It is good for the economy. There are no cartels, no deaths. There aren’t even any pesticides: it is all organic. It is a legitimate route for the county to do well in terms of tax revenue and, because of all of that, it is safe.

There is a 15% excise tax at the state level. Previously, huge resources were being devoted to tracking and cracking down on illegal operations, with no taxes floating to the top. Now, that money is being made available for those that need it.

Mr O’Brien also runs the longest running dispensary in the world: The Patients Care Collective in Berkely. He opened the doors on April 4, 2001, and, remarkably, was never raided.

At the time, it was one of more than a dozen dispensaries in the San Francisco, Oakland and Berkely area. Every single one of the others has since closed its doors.

What made the Patients Care Collective different?

“We were patient-focused,” he said.

“But, also, we never got into cultivation. The feds took a different attitude towards you if you were in cultivation. The DEA was targeting those people who put their heads above the parapet.

“But, for some reason, the district attorney didn’t see us in that way,” Mr O’Brien said.

Some of the products produced by Foxworthy Farms, owned by Corkman Martin O’Brien. He says there are fewer than 700 legal cultivation sites in Sonoma, but he estimates roughly the same number operate without permits

“Our little dispensary was never targeted. It was patient-focused: we were giving relief to people who needed it.”

It is this patient focus that still drives Mr O’Brien and the Foxworthy operation.

Expansion is on the cards. The potential benefits are huge, economically, but also for patients in need of medical marijuana, he said.

Last year, access to medicinal cannabis made national headlines in Ireland when Cork mother Vera Twomey set out to walk from her home in Aghabullogue near Mallow to the Dáil to raise awareness of the issues surrounding access to medicinal cannabis.

She was looking for access for her daughter Ava, who suffers from Dravet’s syndrome, a rare form of epilepsy.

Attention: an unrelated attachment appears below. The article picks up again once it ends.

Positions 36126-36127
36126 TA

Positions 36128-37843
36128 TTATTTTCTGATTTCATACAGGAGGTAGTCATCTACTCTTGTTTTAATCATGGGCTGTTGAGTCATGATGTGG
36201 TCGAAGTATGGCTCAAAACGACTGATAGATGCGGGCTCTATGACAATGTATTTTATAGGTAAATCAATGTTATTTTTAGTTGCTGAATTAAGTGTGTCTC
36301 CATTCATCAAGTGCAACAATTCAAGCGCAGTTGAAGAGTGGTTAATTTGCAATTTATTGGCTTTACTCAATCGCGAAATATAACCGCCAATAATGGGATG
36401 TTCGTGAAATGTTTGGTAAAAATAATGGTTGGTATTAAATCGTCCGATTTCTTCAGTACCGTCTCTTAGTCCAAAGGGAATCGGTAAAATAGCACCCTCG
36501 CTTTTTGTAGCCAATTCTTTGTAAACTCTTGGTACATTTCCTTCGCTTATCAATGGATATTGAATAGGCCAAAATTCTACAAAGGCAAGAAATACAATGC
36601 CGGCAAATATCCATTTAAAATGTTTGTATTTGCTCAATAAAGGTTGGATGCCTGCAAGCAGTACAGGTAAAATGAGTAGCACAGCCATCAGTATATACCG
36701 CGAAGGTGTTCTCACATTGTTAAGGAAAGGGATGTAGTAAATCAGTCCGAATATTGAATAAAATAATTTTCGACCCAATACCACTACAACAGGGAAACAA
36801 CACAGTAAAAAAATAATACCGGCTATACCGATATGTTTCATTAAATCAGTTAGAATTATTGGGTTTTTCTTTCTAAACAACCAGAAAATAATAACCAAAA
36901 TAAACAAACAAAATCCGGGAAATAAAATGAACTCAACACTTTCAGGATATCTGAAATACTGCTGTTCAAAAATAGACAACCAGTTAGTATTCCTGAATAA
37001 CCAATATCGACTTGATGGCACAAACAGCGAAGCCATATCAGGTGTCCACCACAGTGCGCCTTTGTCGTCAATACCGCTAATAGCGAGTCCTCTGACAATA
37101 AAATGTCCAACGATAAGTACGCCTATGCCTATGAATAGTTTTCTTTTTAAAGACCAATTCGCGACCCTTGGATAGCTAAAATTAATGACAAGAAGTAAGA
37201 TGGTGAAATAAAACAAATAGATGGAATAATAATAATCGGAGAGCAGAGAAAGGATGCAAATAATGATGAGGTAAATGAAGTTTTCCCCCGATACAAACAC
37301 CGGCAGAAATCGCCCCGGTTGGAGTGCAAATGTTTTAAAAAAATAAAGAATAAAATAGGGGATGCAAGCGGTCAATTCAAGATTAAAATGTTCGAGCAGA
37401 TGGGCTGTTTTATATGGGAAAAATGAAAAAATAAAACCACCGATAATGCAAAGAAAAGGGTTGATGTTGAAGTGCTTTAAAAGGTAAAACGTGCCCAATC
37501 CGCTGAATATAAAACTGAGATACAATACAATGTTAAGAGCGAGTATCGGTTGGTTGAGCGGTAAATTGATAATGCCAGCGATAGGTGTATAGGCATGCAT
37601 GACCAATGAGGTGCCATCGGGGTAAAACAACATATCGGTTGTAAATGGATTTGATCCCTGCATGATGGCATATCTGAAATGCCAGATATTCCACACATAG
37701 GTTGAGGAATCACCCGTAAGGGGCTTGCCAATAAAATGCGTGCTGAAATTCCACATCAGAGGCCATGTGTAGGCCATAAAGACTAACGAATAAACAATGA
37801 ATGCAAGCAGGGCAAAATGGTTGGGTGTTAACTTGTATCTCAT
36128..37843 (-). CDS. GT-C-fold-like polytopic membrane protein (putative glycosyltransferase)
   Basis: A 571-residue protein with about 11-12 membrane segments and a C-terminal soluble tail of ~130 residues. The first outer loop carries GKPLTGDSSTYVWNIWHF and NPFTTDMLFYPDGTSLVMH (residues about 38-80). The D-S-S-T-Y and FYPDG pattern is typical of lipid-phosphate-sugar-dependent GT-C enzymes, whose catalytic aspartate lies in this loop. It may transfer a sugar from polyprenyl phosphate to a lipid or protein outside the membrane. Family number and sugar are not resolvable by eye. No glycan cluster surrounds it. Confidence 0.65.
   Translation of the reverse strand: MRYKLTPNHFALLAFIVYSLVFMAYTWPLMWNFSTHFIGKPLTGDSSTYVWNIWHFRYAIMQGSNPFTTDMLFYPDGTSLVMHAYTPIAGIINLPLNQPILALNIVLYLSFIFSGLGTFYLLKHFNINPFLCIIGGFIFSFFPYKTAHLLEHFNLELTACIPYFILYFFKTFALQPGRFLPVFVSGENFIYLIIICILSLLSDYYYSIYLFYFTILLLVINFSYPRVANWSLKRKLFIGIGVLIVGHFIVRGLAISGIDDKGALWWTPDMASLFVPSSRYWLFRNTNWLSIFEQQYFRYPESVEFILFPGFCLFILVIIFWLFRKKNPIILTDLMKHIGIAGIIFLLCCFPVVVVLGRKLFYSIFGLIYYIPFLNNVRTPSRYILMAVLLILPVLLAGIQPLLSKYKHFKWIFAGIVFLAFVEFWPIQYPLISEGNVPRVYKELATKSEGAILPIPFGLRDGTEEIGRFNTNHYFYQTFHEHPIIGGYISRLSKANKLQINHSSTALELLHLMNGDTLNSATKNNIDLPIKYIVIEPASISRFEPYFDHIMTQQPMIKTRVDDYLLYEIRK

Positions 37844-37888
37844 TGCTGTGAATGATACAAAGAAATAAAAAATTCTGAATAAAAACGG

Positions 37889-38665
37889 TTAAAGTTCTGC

Last August, Vera reported that her daughter is now “pharma-free” and is being treated solely by forms of medical marijuana.

It was just one of several such cases in Ireland.

Speaking late last year, Health Minister Simon Harris said that he supports the growth of marijuana for medicinal uses in Ireland.

However, despite describing it as a “major priority” for 2019, Mr Harris has insisted it would likely take some time to introduce measures to do so.

Speaking on RTÉ’s Ear to the Ground, he said: “This is not about the recreational use and people smoking joints. This is about using in a controlled way, in a monitored way, with the support of your clinician, a product that could ease your pain and suffering after you’ve tried all the conventional treatments.


“Does it make sense to grow your own in Ireland rather than be dependent on importing a product? I think quite frankly it does.”

However, he said the Government would be looking to import the product in the short term, adding: “You can’t obviously do that overnight. There is quite a lead-in time and there are patients who need this product as soon as possible.

“What we’re likely to do in the first course of action is to try and secure a product.

“Then, in the medium term, talking about growing our own and securing our own supply in Ireland is the sensible thing to do.”

Mr O’Brien said it is surely just a matter of time before Ireland and other countries follow suit.